Tuesday, October 04, 2005

What Color Is Jesus--A case study in jazz theology (part 4)

"Jesus Is Black," said James Cone in 1975 as he interpreted Matthew 25. "Christ's blackness is the American expression of the truth of his parable about the Last Judgement: "Truly, I say to you, as you did it not to one of the least of these, you did it not to me." "The least in America are literally and symbolically present in black people. To say that Christ is black means that black people are God's poor people whom Christ has come to liberate. And thus no gospel of Jesus Christ is possible in America without coming to terms with the history and culture of that people who struggled to bear witness to his name in extreme circmustances." "Christ is black, therefore, not because of some cultural or psychological need of black people, but because and only because Christ really enters into our world where the poor, the despised, and the black are, disclosing that he is with them, enduring their humiliation and pain and transforming oppressed slaves into liberated servants. Indeed, if Christ is not truly black, then the historical Jesus lied." "My point is that God came, and continues to come, to those who are poor and helpless, for the purpose of setting them free. And since the people of color are his elected poor in America, any interpretation of God that ignores black oppression cannot be Christian theology." Fellow listeners, what are you hearing? (quotes taken from, "God of the Oppressed" by James Cone)

10 Comments:

Blogger Phil said...

So is Jesus black from the American perspective, within the American context? Or is He poor? Or mentally handicapped?

I don't disagree with the ideas or the logic that you're putting forth, in fact within a limited context, I agree with it. But I fear that putting a finiteness on Christ (from a spiritual perspective) does two things:

1) Makes Him concrete; gives Him a face and an identity that it's hard to get 2,000 years removed.

2) It also limits Him. Yes, Jesus is black, but He's also white and red and yellow and all the other colors, because it's our business to see Him reflected in every person we come in contact with.

I don't mind saying that Jesus is black, but I don't want to limit Him to only being black.

If that riff makes any sense at all.

11:27 AM  
Blogger voixdange said...

I'm not sure I agree with everything Mr. Cone says here, but much of it rings true.

12:15 PM  
Blogger jazztheo said...

Phil--I like your riff, I'm just not sure we're playing the same song. You seem to be addressing who Jesus was. But in order for us to love Him Matthew 25 style doesn't he need a face?

Angevoix--what doesn't ring true?

12:27 PM  
Blogger Phil said...

He does need a face. You're absolutely right, jazztheo.

I just don't want to limit that face. To love Matt25 style, my perspective of Jesus has to widen to include everyone I come in contact with.

It has to be the face of my wife when she ticks me off, and my daughter when she won't listen to me, and the homeless man asking for money, and my coworker and the lady behind the counter.

Maybe I should ask this question, reflecting my blog from a couple of weeks ago: Am I not seeing race as an issue here because race isn't a factor for me? I'm asking that with all humility, trying to see a different perspective.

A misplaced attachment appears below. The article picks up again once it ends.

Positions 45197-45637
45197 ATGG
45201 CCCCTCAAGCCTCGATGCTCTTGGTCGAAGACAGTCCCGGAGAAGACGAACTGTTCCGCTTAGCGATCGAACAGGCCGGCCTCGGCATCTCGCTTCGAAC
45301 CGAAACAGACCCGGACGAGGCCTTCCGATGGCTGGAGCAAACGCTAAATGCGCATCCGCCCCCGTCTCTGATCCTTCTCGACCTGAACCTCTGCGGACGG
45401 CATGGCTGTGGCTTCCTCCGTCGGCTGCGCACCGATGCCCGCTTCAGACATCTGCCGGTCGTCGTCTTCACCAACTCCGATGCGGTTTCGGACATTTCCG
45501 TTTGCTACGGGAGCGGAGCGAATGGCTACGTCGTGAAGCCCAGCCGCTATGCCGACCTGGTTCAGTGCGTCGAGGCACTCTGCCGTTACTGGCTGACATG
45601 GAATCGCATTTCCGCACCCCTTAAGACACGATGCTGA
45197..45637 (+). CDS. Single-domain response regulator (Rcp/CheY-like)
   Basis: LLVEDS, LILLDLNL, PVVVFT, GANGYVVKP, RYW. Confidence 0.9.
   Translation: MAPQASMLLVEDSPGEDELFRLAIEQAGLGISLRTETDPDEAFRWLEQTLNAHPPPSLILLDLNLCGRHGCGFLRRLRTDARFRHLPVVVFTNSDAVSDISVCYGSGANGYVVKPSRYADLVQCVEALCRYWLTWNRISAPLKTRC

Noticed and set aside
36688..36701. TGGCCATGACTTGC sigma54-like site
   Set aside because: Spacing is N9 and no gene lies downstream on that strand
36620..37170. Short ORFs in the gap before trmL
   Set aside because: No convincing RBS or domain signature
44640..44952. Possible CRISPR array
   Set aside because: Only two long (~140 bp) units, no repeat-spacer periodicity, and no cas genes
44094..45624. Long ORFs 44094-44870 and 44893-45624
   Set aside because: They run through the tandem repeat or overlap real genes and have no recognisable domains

12:39 PM  
Blogger voixdange said...

I warned you that you are too deep for moi over here on this blog.
Is he talking about the color of Christ actual skin, or a state of mind? A lot of people call my pastor Black, even though he has blue eyes and blond hair and is a Celt. The children I work with argue about whether or not I am Black or "light skinned." which I think is hilarious, because if you know how I live I am so Euro Centric it is ridiculous... as far as food taste, music,etc...

btw, I absolutely love the last paragraph.

4:21 PM  
Blogger jazztheo said...

Phil I love your heart!

My next post will address the question as to whether or not Jesus is still black in America, because I do think that it is a noble goal to include everyone you come int contact with. But that begs the question, "Who do we come into contact with?"

As I wrote about a previous post, "Jazz theology in black and white," this approach to theology is assumes race as a factor and doesn't ignore it. Jazz is a race soaked philosophy and musical style. One only needs to read the geneaology of Jesus to see that there was a concerted effort by God to grant the world with a mixed-race messiah. And the dominant Jewish culture would have noticed that.

let's keep the dialogue going.

jt

9:29 PM  
Blogger jazztheo said...

Angevoix,

Cone is specifically referring to life in America in 1975 and that if we wanted to find the Jesus of Matthew 25 then we must find ourselves amongst the decendants of slaves in this country.

But you raise an interesting question about state of mind...I must ruminate a bit, that's kind of deep!

by the way, is your thumbnail and actual picture of you?

9:34 PM  
Blogger voixdange said...

No, like my pastor, I am a Celt. Blond hair, green eyes. I changed my profile pic once I put the link to my church on my site. There are just too many wackos out there.

6:53 AM  
Blogger jazztheo said...

Wacko's...I can only imagine.

Being a Celt, have you read, "The Celtic Way of Evangelism?"

3:27 PM  
Blogger voixdange said...

No, but if you recommend it I can always add it to the stack.

5:15 PM  

Post a Comment

<< Home